Chapter 10 – Life Scripts, Life Stories
Though life stories are, and should be grounded in reality, they are nonetheless imaginative and
creative productions that each of us constructs and reconstructs as we move through our adult
years. We make a life by making a story and the stories we make become parts of who we are. A
person’s internalized and evolving life story (narrative identity) is just as much a part of his or her
personality as are his or her dispositional traits and characteristic adaptations.
Bruner suggests that human being evolved to interpret personal experience in terms of stories. He
argues that human beings understand the world in two very different ways
Paradigmatic mode: we seek to comprehend our experience in terms of tightly reasoned
analyses, logical proof, and empirical observation. We seek to order our world in terms of logical
theories that explain events and help us predict and control reality. We look for cause and effect
relationships. – Good logicians and scientists are well trained in this way of thinking
Narrative mode: this mode of thought concerns itself with stories, which themselves are about
the “vicissitudes of human intention” organized in time. This mode deals with human wants,
needs, and goals. Events are explained in terms of human actors striving to do things over time.
Good novelists are maters of the narrative mode.
Pennebaker - conducted many studies showing that personal disclosure of negative life events
leads to positive health outcomes and mental well-being. Translating difficult life experiences
into a coherent story appears to enhance life and promote understanding.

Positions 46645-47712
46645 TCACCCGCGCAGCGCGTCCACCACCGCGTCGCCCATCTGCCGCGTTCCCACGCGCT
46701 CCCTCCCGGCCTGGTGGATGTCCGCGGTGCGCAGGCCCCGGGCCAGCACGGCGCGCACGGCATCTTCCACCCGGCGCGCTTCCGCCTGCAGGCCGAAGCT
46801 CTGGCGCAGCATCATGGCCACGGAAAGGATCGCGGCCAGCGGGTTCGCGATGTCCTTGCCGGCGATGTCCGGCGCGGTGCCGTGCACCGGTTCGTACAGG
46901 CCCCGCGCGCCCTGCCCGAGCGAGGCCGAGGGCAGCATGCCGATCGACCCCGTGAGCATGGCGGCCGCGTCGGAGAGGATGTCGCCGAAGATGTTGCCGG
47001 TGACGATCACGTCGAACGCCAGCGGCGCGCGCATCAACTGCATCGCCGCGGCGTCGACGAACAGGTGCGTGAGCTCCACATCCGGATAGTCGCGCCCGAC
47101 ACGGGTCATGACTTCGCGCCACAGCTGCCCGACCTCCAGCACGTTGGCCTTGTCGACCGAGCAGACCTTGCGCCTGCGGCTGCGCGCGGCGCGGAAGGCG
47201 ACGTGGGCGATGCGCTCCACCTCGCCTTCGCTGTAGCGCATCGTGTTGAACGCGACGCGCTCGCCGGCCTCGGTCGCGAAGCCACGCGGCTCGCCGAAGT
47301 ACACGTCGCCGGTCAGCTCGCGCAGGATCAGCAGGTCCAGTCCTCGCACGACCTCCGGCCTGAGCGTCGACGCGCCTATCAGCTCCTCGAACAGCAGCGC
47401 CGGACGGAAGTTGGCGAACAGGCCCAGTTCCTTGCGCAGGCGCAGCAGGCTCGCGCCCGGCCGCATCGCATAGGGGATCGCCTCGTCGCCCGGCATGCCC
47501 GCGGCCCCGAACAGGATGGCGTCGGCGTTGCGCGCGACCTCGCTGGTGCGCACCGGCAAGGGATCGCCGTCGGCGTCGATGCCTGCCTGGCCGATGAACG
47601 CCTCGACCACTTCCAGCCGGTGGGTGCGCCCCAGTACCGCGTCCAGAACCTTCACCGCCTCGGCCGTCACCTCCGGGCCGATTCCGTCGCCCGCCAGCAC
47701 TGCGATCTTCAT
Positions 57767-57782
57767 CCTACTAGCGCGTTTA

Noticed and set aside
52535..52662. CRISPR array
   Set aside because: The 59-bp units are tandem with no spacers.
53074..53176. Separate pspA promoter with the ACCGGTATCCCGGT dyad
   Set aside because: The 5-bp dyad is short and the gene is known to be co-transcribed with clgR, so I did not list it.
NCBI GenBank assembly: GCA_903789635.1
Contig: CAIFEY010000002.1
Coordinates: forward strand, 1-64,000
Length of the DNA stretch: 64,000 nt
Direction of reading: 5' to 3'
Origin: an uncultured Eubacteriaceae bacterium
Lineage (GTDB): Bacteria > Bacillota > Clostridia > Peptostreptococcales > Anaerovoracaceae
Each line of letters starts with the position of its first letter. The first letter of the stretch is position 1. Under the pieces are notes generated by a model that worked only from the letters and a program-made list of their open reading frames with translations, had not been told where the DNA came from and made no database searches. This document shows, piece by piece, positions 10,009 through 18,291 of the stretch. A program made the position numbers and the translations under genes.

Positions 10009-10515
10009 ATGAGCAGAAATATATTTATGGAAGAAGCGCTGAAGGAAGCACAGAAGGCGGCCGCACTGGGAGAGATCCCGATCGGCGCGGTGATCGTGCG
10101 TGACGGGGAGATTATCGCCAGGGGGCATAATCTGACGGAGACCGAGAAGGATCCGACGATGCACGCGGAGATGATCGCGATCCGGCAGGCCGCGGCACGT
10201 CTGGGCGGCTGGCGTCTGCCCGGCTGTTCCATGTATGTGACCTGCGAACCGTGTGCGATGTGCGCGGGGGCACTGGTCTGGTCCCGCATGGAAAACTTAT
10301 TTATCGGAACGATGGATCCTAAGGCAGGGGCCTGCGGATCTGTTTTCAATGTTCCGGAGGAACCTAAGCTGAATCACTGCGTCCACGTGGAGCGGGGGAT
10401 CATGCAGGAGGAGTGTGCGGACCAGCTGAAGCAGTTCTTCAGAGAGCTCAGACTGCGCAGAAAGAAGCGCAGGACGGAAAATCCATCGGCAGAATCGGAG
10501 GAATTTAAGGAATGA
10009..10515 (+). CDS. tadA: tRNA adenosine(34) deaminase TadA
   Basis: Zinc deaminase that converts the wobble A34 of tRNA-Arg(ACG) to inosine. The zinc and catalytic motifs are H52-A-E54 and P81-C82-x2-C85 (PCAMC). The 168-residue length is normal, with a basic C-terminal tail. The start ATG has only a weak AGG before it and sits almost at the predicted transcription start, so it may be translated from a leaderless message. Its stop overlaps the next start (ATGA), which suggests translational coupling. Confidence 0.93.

Self-disclosure stories of health study show that students who wrote stories about both the facts
and feelings they experienced during a personal trauma had fewer health care visits compared
with other students who wrote about the feelings or facts of a personal trauma or who wrote
stories about nonpersonal topics
Tompkins was the first psychologist to develop a broad theory of personality centred on life
stories. He argued that people organize emotionally charged life experiences into self-defining
scripts. Among the important life scripts he identified were commitment scripts and nuclear
Affect: a term usually designating emotion – Tompkins emphasized affect in his theory. As he
tells it, two personal discoveries led directly to his own conviction that affects, not drives or
needs are the primary motivators of human behaviour
Display rules: determine the appropriateness of expressing certain emotions through facial
behaviour in certain situations. Primary emotions appear to be biologically linked to specific
facial expressions but different cultures establish different display rules.